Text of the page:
Divorce solicitors across the city braced themselves for the annual rush of new work, following the Christmas break.
The first working Monday of January is known throughout the profession as ‘D-Day’ (divorce day). A number of factors contribute to this spike in separations, namely the emotional and financial pressures of Christmas, the extended period of togetherness and the fact many people make new year’s resolutions to reboot their lives.
In reality, D-Day is probably also the culmination of a decision parents made long before Christmas, but decided to delay, so as not to ruin the festive season for their children.
A report published by the Office of National Statistics in November showed there was a significant increase in divorce proceedings during 2019, with more than 100,000 marriages ended by the courts. I suspect this high number reflects a backlog of work that built up in 2018 and was a result, even if only partially, of the introduction of online divorces, which allow people to start the process with just a few clicks of the mouse. I wonder how many began after an argument or heavy night out drinking?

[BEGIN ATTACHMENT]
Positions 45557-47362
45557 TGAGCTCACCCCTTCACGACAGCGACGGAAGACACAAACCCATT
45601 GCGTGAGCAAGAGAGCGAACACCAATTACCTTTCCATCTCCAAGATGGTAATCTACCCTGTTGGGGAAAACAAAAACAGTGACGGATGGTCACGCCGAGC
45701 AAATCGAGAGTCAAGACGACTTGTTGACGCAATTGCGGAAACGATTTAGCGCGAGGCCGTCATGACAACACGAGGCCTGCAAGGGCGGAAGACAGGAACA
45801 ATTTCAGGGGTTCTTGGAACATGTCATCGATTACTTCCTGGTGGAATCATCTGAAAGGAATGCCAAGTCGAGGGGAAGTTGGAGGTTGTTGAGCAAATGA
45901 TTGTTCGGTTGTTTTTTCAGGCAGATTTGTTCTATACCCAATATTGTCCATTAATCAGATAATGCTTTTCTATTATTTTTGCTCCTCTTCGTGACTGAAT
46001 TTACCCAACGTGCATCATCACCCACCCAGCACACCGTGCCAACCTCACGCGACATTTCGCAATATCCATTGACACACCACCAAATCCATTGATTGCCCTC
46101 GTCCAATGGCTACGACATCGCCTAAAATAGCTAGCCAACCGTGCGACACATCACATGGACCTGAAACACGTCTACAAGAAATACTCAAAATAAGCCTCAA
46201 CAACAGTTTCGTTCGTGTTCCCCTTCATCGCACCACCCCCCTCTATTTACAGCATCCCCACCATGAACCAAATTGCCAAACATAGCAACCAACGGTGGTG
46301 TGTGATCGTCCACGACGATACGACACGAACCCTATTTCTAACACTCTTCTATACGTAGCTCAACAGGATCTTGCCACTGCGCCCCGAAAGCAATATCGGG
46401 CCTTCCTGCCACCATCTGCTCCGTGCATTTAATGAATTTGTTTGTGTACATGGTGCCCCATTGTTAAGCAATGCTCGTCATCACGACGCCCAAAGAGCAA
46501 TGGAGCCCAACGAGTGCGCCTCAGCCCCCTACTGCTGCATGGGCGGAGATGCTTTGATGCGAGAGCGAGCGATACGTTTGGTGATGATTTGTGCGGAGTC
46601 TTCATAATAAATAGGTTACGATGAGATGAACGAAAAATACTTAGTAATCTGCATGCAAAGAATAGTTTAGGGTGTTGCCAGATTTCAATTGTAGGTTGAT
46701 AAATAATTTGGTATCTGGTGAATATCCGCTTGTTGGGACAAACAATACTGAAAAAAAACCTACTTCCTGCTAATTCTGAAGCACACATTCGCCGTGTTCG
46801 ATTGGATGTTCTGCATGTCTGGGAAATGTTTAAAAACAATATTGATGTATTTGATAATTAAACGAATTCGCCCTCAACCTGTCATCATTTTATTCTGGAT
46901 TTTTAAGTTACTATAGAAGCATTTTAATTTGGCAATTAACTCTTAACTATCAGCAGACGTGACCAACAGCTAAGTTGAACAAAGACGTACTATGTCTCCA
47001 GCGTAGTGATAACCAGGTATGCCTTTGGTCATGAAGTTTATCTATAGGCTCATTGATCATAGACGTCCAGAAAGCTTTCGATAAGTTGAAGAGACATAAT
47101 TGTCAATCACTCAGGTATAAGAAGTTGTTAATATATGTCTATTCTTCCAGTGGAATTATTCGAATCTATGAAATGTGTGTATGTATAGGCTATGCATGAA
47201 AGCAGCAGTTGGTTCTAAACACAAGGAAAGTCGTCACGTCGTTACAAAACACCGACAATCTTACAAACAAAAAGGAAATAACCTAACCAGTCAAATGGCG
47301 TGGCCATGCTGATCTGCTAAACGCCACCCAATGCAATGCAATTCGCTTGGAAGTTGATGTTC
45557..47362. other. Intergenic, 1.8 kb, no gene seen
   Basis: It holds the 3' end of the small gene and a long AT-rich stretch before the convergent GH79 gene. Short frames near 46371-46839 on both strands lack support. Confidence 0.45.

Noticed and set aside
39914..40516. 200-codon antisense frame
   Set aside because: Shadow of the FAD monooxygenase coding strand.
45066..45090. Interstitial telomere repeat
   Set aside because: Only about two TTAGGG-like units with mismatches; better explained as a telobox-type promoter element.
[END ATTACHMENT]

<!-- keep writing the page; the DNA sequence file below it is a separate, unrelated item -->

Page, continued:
The long-term impact of Covid-19 upon divorce statistics remains to be seen, but we know that following the first period of lockdown, there was a flurry of new instructions.
In some ways, lockdown put the same pressures on families as Christmas. We were forced to spend extended periods of time together and many people have lost jobs or been furloughed, adding financial and emotional strain to the mix. Thankfully, it has brought some of us closer to loved ones and made us appreciate what we have.
The future is uncertain in so many ways and this may make some people think twice about adding divorce proceedings to the mix. Whatever happens, if you are considering ending your relationship permanently, it is important to seek advice from experienced family law experts.
We can help with all aspects of a relationship breakdown. For more information, contact us on (0114) 218 4000, or email email@example.com